I love my job, but research suggests I'm in the minority. A 2015 survey by the nonprofit Conference Board found that only 48.3 percent of Americans are satisfied at work. This has not always been the case. In the late 1980s and mid-1990s, job satisfaction hovered around 60 percent. To make matters worse, Americans spend an awful lot of time at their less than joyful jobs: according to Gallup, an average of 47 hours a week for full-time workers—nearly a full day beyond the 40-hour week. What does it take to find more fulfillment, less stress and greater productivity on the job? That's the question we set out to answer in our special report, “Work Smarter, Work Happier.”
Many modern employees worry that robots and artificial intelligence threaten their livelihood. Computer scientist Sandy Pentland of M.I.T. turns this idea on its head by showing how technological devices can actually foster the most human part of labor: the social connections essential to teamwork and innovation. “In the laboratory and in real life, we have found that these aids can help co-workers communicate better, find greater success and enjoy work more,” he writes in “Betting on People Power.”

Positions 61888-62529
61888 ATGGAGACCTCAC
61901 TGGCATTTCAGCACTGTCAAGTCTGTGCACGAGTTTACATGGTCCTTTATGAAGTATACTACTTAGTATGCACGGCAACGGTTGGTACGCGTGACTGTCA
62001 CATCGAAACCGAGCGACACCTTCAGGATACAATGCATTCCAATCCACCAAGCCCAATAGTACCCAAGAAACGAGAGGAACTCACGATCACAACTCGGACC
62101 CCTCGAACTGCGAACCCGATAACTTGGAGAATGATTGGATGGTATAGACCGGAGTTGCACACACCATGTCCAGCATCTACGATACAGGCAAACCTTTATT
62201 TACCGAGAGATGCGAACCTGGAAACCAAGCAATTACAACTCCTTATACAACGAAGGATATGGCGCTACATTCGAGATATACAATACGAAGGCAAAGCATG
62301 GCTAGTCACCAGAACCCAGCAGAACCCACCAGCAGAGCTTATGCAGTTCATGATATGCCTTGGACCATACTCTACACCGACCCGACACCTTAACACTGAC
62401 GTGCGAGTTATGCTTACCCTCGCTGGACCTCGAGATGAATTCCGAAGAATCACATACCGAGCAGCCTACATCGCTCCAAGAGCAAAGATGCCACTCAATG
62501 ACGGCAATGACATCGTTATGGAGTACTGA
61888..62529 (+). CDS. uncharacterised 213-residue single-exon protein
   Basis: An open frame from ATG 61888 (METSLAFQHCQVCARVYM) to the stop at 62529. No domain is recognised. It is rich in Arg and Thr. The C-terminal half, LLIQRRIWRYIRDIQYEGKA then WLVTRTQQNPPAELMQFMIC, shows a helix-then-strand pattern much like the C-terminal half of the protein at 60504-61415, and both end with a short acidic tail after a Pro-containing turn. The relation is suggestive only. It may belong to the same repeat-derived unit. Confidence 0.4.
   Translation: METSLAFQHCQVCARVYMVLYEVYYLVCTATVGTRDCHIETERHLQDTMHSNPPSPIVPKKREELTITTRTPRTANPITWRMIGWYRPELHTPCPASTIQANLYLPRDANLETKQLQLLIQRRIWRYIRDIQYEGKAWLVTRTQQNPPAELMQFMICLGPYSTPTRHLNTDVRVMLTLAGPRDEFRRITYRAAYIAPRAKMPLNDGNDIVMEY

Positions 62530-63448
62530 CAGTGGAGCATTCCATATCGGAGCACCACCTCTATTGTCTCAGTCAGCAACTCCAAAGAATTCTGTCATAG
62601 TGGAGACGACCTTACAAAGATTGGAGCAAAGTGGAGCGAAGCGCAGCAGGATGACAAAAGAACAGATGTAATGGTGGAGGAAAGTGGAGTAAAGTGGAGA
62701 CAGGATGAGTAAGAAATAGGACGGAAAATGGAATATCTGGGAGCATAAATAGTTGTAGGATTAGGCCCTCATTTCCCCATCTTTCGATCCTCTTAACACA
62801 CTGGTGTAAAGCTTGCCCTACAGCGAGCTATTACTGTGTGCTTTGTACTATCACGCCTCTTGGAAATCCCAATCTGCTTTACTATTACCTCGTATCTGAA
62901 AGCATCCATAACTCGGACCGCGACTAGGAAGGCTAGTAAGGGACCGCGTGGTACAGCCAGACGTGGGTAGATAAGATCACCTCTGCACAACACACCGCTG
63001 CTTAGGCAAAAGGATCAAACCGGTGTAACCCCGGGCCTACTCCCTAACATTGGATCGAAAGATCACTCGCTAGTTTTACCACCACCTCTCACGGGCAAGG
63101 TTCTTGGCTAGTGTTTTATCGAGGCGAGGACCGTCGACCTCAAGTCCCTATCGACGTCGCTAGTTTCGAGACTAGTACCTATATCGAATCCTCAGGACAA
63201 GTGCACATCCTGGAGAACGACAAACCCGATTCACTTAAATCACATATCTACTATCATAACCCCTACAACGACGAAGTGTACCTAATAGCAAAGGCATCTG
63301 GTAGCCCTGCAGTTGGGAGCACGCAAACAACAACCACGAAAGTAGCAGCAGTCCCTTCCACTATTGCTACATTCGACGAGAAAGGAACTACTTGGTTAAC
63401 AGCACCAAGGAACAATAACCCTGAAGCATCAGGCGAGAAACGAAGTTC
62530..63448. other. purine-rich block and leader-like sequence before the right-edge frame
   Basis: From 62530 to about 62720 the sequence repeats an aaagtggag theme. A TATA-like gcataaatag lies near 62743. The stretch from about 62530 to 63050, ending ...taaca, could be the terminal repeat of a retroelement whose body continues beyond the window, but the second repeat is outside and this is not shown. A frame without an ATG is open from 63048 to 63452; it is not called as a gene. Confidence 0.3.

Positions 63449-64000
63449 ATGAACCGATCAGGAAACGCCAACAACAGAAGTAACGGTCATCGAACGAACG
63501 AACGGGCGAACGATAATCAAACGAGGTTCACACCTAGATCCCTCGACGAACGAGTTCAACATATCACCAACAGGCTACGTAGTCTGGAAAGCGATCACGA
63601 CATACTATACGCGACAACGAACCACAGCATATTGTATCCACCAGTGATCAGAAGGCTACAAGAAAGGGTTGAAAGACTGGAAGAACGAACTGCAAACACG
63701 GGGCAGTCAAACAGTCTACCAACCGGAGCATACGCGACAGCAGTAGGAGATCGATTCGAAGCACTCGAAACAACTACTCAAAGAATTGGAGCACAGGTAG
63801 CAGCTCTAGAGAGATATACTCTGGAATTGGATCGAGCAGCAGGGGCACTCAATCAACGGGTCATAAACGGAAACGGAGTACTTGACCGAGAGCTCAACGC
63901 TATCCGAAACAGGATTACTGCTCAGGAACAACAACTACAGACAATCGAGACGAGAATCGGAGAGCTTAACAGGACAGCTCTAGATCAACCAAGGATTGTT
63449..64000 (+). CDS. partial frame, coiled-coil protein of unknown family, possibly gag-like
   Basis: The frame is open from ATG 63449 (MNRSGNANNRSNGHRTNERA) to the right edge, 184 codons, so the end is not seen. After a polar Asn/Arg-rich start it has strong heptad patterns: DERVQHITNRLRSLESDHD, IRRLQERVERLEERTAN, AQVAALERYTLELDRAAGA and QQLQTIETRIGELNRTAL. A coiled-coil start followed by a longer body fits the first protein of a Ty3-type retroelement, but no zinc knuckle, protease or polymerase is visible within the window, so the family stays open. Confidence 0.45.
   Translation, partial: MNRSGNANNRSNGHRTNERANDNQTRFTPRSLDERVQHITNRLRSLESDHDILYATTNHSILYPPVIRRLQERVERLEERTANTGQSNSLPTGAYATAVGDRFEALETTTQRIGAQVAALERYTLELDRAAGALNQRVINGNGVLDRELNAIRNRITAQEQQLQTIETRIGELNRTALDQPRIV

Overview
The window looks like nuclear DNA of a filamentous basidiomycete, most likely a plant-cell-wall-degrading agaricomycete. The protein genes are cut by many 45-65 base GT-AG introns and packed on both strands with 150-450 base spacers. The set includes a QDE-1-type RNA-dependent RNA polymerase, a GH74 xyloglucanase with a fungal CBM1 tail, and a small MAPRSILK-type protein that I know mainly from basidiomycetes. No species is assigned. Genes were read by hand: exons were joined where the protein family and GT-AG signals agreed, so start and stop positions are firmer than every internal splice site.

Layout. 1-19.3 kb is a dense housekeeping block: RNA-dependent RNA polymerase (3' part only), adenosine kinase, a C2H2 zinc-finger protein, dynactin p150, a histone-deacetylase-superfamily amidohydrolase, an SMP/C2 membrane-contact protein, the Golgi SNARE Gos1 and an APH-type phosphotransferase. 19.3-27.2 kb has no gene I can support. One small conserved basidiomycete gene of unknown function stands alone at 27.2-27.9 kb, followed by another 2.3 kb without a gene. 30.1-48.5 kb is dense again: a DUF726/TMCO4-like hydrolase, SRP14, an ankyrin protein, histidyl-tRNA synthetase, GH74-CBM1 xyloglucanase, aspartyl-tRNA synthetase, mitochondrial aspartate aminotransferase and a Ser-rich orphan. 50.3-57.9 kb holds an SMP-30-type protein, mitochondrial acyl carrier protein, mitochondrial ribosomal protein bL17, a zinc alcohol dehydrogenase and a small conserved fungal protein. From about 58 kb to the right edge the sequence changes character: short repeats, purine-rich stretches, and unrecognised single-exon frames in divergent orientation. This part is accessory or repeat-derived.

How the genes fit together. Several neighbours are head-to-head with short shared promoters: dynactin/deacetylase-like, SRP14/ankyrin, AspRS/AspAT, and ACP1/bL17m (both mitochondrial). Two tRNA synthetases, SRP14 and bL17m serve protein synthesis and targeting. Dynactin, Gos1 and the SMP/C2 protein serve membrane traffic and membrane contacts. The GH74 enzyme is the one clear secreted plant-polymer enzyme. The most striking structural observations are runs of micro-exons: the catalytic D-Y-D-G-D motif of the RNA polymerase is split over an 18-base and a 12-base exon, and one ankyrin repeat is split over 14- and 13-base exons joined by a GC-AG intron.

In “No Workplace Like Home,” journalist Rachel Nuwer explores the growing trend of telecommuting, examining research that shows how distance workers can exceed their office-bound peers in both productivity and job satisfaction. And in “Give Me a Break,” contributing editor Ferris Jabr looks at solutions to what may be the single biggest stressor for the modern desk jockey: the failure to unplug from the always on, always connected workplace.
As much time as we invest on the job, we spend even more hours sleeping. Or trying to sleep. This is an active area of research for brain scientists, and both our Consciousness Redux column by neuroscientist Christof Koch and the opening stories in Head Lines look at fascinating new findings.
Finally, as the country lurches toward Election Day, we bring you several articles that are relevant to voting. British psychologist Kevin Dutton examines the intriguing—and alarming—overlap of personality traits found in politicians and psychopaths. Don't miss his assessment of the current presidential candidates. In our Perspectives column, behavioral scientist Supriya Syal and behavioral economist Dan Ariely extract lessons from research on how to improve voter turnout. Elsewhere, our inimitable advice columnist, Sunny Sea Gold, offers practical wisdom on how to be a more responsible, informed voter. It's worthwhile reading, whatever your politics.